Abstract

This study documents the rapid growth in home-based wage and salary employment and the sharp decline in the home-based wage penalty in the United States between 1980 and 2000. These twin patterns, observed for both men and women in most occupation groups, suggest that employer costs of providing home-based work arrangements have decreased. Consistent with information technology (IT) advances being an important source of these falling costs, I find that occupation-gender cells that had larger increases in on-the-job IT use also experienced larger increases in the home-based employment share and larger declines in the home-based wage penalty.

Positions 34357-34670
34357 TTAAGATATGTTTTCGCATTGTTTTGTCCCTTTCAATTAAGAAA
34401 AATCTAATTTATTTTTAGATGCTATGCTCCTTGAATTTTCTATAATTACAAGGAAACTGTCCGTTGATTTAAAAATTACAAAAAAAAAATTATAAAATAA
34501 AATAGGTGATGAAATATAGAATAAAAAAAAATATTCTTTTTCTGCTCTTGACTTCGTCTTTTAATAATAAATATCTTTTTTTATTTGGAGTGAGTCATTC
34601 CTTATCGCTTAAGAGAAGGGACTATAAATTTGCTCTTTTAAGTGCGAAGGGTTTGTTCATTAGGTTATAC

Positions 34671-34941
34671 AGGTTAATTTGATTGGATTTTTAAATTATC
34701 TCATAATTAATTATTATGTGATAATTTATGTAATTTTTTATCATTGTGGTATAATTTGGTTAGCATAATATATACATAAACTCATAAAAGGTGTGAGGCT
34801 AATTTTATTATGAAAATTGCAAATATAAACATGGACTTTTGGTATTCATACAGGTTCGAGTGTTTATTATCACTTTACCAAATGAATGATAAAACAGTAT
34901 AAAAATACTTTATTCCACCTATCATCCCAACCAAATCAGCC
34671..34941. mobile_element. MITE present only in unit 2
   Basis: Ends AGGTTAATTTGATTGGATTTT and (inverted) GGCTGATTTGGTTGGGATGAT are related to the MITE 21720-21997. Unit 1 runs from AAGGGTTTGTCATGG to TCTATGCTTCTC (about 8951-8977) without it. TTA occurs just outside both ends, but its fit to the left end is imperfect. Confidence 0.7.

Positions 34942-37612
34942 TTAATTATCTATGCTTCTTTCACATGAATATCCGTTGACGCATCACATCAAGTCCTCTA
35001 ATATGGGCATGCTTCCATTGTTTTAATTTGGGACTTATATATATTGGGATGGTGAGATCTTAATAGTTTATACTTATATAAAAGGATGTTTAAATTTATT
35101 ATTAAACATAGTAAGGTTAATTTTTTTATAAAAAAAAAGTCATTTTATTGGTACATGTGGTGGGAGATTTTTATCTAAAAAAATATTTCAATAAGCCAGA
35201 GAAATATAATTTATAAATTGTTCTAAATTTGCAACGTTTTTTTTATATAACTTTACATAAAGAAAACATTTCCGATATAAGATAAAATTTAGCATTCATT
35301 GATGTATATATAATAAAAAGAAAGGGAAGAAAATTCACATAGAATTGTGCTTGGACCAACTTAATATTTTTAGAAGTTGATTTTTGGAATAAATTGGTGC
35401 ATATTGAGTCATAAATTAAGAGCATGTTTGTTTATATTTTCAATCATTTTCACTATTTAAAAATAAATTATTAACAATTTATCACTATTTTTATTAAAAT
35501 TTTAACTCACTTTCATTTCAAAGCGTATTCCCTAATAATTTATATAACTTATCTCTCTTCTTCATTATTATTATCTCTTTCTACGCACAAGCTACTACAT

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Additional Information

ISSN
1548-8004
Print ISSN
0022-166X
Pages
pp. 237-260
Launched on MUSE
2012-04-04
Open Access
No
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